How are finger quotation marks made in German? enter image description here

Air commas in English –when made with both hands– are usually done with hands at more or less equal height, I suppose.
So I did while speaking German before, since paying attention to the fact that quotation marks are different (Gänsefüßchen unten Text Gänsefüßchen oben) didn't seem to matter, in my eyes:

enter image description here

Nevertheless, I saw yesterday on ZDF Olaf Schubert making this quotes in other manner: enter image description here If you see the video, left hand was (slightly) below his right hand when he made the air quotations, and clearly rotated.

Therefore I'd like to ask if that's usual or he was just kidding.

  • 2
    Man sollte beides unterlassen, weil in 99% der Fälle Anführungszeichen so oder so falsch sind. Commented Jun 2, 2018 at 19:36
  • @userunknown Meinst du nur die gestikulierten Anführungszeichen?
    – c.p.
    Commented Jun 2, 2018 at 20:00
  • 3
    They are not typical German, but every now and then you see people make that gesture, probably adopted from Anglo-American TV series and shows. The height of the air quotes is irrelevant and very likely dependent on who makes them, AFAICT. Commented Jun 2, 2018 at 20:18
  • 3
    Another interesting question would be how you do air quotes in Swiss German, then... This looks like it could lead to serious injuries...
    – tofro
    Commented Jun 2, 2018 at 22:01
  • 1
    @ThorstenDittmar Why? Oral communication has additional aspects, mimic, gestures, etc. Different melodies on the same phrase do lead to different meanings. It might be that finger quotes are not usual in German (that's part of the question actually), but I don't see anything unproper about it in other languages.
    – c.p.
    Commented Jun 5, 2018 at 16:17

3 Answers 3


Air quotes are in fact used in body language, but its usage seems to be mainly concentrated in the German academic circle.

Its usage is

  1. to indicate a citation (more frequent).
  2. to distance themselves from a certain phrase/word which you want to ridicule or despise (also known, but infrequent)

This article of the taz seems to corrobate its usage. Another article where it is called indecorous, under "Unarten".

In both cases hands are lifted to shoulder height and both forefinger and middle finger are bent shortly while the word is strongly stressed. So both the first image and Dr Evil's use are quite accurate, but the German usage is quite fast, you only do it for less than a second to underscore the message even if the word/phrase is longer. No, Germans don't use different heights, the German quotation marks different position does not translate into body language.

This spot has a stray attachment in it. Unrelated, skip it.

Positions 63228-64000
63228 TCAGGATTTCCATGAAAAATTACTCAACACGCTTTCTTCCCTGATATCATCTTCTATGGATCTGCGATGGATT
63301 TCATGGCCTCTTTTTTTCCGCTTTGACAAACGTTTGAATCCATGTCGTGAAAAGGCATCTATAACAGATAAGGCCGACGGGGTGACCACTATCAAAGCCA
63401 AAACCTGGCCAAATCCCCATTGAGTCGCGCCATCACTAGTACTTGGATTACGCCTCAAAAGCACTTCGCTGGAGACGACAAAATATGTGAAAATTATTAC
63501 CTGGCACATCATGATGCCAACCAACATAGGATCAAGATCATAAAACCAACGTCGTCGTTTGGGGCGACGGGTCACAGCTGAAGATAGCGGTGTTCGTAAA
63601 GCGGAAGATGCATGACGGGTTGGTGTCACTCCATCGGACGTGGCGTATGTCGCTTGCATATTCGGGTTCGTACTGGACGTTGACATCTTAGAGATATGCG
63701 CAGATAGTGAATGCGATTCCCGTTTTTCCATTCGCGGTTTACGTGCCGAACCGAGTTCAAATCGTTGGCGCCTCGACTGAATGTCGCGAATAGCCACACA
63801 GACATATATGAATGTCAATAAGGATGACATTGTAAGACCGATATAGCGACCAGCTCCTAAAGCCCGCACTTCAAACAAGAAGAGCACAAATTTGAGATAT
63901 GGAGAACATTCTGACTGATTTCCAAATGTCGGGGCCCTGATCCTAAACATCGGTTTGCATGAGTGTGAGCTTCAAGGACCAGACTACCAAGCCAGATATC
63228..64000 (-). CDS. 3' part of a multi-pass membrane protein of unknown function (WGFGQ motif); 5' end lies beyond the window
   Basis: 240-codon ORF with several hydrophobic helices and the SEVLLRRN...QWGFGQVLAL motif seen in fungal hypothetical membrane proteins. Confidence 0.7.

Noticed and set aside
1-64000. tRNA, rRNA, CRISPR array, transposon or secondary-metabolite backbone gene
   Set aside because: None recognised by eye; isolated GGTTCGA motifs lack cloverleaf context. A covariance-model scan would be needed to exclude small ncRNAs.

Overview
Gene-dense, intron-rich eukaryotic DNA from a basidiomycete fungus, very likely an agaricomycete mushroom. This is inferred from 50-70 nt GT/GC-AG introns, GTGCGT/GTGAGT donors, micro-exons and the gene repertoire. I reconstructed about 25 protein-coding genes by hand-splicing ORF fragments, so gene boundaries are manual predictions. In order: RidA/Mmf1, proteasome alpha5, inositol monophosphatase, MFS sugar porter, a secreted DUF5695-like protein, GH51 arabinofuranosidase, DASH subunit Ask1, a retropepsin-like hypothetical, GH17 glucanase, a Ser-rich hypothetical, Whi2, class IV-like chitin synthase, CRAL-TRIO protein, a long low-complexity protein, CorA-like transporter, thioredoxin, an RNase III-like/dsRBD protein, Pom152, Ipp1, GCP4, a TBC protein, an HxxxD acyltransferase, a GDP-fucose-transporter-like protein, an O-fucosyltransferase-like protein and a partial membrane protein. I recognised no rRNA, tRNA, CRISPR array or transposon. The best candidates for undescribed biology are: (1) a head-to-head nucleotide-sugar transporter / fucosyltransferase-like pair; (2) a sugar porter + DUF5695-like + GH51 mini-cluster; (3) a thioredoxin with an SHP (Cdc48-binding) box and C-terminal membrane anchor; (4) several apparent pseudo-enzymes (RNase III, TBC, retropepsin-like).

I use it myself since the 1980/1990s in Nordrhine-Westphalia and I have also seen it many times in academic circles, so it is nothing new and its meaning is easily understood because the words are stressed.

  • If you could back up the statement "the German quotation marks different position does not translate into body language" I'd be amazed. (Typophiles , well, at least some serious nitpickers at least, not doing that? But I guess that a study on that would be very hard to come by and my general impression is that you are largely correct here…) Commented Jun 8, 2018 at 20:25

"Air Quotes" are all uncommon among German speakers. Instead, people prefix the questionable part with the phrase eine Art or eher ein/eine.

Michael Haubold use these air quotes ironically, as his character Olaf Schubert is an East-German wannabe-cosmopolitan grewn old, who still absorbs anything new and non-German while being totally German in all his everyday manners. (Olaf is a caricature of the young Udo Lindenberg.)


Without having been watching that TV show, I don't believe there's a deeper meaning in that variation of the gesture.

Therefore I'd like to ask if that's usual or he was just kidding1.

It's not really usual, but doing that with hands at same height is the more common use2.
As mentioned showing that gesture in a slightly varied manner, doesn't add any additional meaning (at least not one I am aware of).

since paying attention to the fact that quotation marks are different (Gänsefüßchen unten Text Gänsefüßchen oben)

You seem to be right, that in german quotation marks are rendered differently though. Here's what my Libre Office Writer does for

Document language setting is English

enter image description here

Document language setting is German

enter image description here

1)Though, I'd suspect that Olaf Schubert is kidding all the time anyways ;-)
2)I am not even sure, if that gesture was adopted from the anglo american language area through TV and movies.

  • 5
    The second part of your answer does not add anything useful.
    – Carsten S
    Commented Jun 2, 2018 at 19:02

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